Digital Technology

LEVERAGING TECHNOLOGY FOR BUSINESS AND CONTINENTAL GROWTH: KENYA AS A CASE STUDY

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Today Africa is the world’s second fastest-growing economy with GDP worth $2.19 trillion and a growth increase of about 4.3% a year. Africa’s economy has grown through trade, agriculture, manufacturing, and recent technology. Increased smartphone adoption and lower internet costs have informed Africa’s acceptance of technology. It was recorded that Africa had a huge 40% increase in the number of tech hubs within two years. In 2017, Africa’s venture capital funding was put at $560 million. Also, Africa of late has received major tech leaders, Sundar Pichai, Jack Ma, Mark Zuckerberg who visited tech hubs across the continent to explore possibilities and opportunities.

Businesses on the continent are beginning to build around these growing possibilities. For instance, in Kenya, several mobile money technologies have been launched and have shaped the business climate of the country. Kenya’s breakthrough adoption of mobile money has placed her as the world leader in mobile money adoption ahead of New York. This technology has contributed significantly to financial inclusion in Kenya. Statistics showed that M-PESA, the country’s leading mobile money merchant has 25 million customers out of the 45 million national population.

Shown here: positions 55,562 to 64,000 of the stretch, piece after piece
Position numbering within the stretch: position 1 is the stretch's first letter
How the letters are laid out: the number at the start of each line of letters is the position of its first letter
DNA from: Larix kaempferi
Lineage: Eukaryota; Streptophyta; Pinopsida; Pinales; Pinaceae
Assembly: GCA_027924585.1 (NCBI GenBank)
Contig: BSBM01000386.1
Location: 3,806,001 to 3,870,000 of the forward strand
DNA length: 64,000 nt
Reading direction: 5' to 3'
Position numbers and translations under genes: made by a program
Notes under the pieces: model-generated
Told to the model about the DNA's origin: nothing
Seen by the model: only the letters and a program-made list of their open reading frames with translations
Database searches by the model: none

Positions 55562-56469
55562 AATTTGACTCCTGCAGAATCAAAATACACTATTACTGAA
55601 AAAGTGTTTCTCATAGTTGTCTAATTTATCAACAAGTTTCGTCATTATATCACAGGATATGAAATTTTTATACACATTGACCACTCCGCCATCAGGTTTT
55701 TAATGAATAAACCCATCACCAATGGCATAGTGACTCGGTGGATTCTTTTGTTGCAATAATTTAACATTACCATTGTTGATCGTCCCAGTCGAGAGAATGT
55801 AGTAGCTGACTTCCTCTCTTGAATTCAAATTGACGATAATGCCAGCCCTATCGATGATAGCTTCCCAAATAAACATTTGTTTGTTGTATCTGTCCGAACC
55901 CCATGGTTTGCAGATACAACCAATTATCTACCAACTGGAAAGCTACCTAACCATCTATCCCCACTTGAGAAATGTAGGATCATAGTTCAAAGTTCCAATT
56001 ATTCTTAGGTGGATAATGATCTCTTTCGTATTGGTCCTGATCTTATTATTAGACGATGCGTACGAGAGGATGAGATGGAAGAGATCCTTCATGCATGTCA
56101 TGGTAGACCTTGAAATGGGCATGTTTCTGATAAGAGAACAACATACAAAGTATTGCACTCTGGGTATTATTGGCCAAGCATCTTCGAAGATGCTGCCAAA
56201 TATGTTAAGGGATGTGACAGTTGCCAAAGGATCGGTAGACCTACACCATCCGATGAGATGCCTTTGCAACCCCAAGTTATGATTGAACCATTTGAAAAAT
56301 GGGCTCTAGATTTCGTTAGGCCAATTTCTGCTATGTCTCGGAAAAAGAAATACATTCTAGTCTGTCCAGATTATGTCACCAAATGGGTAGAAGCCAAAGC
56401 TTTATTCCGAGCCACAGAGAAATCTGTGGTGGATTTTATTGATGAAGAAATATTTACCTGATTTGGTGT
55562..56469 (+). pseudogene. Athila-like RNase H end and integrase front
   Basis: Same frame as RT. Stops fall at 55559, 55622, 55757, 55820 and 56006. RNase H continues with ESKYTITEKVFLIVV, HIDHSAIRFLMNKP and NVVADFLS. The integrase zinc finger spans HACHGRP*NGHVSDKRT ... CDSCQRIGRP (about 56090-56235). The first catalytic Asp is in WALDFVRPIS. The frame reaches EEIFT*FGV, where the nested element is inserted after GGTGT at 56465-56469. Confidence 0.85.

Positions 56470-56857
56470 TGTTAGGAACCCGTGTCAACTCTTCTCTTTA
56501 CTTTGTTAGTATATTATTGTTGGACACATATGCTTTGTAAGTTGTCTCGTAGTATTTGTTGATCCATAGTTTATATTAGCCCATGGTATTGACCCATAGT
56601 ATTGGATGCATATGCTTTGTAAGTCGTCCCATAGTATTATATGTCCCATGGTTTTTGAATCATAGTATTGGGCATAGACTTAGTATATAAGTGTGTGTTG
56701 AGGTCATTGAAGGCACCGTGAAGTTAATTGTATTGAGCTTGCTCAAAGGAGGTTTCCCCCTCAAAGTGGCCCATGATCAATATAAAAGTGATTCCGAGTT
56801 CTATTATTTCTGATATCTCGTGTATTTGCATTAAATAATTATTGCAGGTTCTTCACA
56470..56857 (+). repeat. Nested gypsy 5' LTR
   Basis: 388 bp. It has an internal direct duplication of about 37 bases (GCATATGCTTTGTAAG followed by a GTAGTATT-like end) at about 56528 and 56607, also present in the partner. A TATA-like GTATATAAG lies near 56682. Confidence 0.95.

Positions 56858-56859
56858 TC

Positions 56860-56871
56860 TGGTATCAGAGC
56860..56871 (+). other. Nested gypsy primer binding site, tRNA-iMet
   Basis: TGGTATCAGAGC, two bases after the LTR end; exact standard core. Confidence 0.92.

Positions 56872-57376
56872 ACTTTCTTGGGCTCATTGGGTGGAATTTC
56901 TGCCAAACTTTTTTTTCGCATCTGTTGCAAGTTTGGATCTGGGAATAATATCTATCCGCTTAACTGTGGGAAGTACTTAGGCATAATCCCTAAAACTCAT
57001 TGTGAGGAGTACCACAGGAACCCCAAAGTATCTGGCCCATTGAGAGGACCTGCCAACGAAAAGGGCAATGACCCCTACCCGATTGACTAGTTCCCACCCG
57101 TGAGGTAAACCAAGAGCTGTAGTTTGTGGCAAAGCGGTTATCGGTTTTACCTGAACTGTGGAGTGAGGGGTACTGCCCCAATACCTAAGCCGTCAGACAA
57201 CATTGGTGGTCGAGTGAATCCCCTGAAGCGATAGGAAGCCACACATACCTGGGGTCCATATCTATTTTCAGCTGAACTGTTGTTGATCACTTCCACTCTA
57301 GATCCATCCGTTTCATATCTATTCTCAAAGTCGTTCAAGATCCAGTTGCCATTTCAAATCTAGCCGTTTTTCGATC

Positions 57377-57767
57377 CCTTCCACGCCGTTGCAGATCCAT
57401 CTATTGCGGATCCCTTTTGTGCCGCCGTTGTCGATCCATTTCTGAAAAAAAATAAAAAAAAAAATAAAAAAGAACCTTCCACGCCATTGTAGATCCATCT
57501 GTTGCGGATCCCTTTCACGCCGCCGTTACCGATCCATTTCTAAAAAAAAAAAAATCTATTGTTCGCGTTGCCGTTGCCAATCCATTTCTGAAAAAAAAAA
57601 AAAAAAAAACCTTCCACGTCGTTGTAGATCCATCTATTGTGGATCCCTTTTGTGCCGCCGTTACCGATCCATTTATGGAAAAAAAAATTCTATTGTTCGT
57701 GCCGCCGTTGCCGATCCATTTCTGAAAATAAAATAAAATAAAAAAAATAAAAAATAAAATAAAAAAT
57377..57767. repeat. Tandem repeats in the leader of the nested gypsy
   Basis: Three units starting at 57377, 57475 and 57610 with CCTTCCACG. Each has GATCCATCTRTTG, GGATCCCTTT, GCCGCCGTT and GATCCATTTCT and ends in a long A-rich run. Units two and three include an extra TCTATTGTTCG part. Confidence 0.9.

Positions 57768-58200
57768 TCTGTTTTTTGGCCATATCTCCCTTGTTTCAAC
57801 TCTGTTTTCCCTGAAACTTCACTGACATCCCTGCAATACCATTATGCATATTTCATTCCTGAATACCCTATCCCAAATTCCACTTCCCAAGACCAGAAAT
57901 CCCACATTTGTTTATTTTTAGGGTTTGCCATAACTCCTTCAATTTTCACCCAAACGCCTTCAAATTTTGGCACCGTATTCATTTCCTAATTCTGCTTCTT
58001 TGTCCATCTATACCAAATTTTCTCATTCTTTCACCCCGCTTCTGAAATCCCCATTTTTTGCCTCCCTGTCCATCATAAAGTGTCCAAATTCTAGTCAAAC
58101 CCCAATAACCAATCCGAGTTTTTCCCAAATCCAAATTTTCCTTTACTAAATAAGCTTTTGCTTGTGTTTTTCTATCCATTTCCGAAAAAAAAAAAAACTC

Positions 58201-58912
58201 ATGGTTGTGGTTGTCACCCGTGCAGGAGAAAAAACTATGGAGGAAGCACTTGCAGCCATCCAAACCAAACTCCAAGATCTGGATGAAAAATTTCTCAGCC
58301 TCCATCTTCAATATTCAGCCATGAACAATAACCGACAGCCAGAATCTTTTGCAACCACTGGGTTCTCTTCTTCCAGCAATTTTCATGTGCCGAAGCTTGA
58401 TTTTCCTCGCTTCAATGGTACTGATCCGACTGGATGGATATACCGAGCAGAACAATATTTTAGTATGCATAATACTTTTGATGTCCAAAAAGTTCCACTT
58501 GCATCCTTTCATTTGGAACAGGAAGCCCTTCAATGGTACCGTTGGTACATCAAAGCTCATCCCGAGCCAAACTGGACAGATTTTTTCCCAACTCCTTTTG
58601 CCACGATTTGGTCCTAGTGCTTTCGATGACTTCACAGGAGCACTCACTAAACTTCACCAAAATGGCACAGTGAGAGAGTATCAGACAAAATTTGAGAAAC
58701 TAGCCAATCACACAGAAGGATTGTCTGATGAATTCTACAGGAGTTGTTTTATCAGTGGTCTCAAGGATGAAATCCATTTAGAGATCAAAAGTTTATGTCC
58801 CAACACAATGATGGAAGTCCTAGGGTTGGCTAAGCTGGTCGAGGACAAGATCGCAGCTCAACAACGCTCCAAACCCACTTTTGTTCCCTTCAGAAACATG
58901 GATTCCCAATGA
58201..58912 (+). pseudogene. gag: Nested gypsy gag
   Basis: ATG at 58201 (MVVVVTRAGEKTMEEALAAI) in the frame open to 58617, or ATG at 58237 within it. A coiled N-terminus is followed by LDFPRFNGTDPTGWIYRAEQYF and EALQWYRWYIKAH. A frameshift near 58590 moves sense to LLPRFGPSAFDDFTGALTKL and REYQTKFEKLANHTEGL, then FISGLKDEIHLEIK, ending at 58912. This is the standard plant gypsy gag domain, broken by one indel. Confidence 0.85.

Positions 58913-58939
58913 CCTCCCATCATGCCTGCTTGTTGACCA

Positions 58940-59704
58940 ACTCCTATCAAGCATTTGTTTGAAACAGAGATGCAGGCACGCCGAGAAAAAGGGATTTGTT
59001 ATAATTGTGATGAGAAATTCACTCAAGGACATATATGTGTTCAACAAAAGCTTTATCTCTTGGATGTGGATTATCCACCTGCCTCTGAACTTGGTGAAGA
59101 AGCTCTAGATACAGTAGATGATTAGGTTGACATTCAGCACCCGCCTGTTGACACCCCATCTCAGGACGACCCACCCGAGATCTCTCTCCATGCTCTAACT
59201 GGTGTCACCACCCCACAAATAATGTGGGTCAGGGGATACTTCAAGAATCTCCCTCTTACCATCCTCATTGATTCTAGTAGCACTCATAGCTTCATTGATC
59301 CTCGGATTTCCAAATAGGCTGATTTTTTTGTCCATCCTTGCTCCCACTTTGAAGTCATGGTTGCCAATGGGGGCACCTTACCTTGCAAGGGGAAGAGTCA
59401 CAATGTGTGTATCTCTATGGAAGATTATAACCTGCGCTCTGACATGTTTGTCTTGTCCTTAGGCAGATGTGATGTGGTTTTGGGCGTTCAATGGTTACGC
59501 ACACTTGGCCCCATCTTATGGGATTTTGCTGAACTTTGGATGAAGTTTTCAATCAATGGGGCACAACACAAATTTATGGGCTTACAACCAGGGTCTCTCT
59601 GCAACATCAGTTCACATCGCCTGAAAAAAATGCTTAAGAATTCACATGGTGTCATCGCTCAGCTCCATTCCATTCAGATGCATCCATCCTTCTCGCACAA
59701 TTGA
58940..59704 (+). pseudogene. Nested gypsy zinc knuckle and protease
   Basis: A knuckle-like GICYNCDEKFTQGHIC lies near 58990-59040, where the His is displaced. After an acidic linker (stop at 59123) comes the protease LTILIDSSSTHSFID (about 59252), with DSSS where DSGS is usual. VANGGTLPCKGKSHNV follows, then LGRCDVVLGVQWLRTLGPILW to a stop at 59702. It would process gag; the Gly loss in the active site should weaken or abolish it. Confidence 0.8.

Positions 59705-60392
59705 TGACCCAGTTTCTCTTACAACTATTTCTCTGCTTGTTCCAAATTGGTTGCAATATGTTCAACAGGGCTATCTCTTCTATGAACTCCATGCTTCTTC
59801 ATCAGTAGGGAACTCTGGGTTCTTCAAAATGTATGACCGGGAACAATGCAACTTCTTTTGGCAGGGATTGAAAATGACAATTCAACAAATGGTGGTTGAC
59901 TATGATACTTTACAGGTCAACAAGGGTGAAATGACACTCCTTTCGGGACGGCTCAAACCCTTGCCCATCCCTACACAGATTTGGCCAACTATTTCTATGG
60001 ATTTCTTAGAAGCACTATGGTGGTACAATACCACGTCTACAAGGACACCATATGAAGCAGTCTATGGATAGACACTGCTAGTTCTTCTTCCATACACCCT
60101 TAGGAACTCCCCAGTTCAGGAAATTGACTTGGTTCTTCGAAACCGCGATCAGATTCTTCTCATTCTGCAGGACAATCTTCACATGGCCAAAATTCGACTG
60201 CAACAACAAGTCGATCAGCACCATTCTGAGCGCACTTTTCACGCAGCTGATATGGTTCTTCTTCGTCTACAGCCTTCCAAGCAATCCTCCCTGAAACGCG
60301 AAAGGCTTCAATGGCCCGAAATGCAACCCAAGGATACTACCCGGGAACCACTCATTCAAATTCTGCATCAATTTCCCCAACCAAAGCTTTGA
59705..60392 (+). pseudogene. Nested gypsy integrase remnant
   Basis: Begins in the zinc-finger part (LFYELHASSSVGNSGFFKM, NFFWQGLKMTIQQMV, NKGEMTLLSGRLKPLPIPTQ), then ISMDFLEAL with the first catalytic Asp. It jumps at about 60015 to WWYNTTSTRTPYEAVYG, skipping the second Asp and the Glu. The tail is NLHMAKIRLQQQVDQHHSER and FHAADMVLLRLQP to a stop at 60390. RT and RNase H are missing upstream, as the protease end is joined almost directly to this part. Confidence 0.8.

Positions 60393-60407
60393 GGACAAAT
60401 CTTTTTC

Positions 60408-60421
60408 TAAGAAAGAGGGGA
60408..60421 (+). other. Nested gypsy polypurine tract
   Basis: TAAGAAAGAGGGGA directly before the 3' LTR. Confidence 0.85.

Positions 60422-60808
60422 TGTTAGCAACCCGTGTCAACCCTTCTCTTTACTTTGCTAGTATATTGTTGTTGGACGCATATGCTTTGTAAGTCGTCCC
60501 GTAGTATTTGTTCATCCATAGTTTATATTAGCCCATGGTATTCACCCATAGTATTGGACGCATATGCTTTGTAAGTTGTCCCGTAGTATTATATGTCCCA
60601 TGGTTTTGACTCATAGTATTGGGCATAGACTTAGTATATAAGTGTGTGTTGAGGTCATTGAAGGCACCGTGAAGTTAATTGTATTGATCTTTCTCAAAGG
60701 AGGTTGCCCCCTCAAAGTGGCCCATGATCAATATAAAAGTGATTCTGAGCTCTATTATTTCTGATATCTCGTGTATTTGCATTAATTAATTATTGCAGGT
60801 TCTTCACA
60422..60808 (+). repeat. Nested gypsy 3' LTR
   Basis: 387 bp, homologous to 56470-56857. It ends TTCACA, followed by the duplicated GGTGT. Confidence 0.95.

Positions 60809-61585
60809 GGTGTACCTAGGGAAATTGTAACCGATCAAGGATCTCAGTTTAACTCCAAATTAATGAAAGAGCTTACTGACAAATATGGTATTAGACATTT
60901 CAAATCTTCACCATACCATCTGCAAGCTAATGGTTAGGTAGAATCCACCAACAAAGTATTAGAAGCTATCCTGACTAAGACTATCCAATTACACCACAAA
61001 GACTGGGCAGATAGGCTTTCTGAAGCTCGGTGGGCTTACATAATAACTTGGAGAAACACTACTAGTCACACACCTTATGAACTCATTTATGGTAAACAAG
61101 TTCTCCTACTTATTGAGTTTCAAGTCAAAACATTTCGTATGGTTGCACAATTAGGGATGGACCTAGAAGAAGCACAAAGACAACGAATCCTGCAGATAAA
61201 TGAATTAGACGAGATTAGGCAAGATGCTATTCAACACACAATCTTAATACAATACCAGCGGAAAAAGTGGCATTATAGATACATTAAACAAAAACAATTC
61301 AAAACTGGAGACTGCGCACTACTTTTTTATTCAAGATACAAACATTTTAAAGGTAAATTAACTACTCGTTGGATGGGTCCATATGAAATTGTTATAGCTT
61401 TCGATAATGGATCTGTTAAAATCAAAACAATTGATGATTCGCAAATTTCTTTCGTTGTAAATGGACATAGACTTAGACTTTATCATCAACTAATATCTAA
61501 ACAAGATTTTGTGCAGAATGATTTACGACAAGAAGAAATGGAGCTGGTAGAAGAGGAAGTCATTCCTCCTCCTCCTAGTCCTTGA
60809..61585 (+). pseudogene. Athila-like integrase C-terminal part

According to economists, many factors are responsible for this success which does not exclude Kenyan families’ need for a seamless payment gateway to reach their families spread across the country (Eijkman et al., 2010). Also, many small and medium scale businesses have found the medium comfortable for their trustworthiness, reputation, and cheap rates when compared to bank transfers.

The success of Kenya’s mobile money is a sign of Africa’s eagerness to build her economy through the adoption of technology, innovation, and technological innovation vis-à-vis economic growth and prosperity. But still yet there’s more land to be conquered; international business observers have named Africa as the future economic growth engine of the world although her combined GDP currently is barely a third of the United States’.

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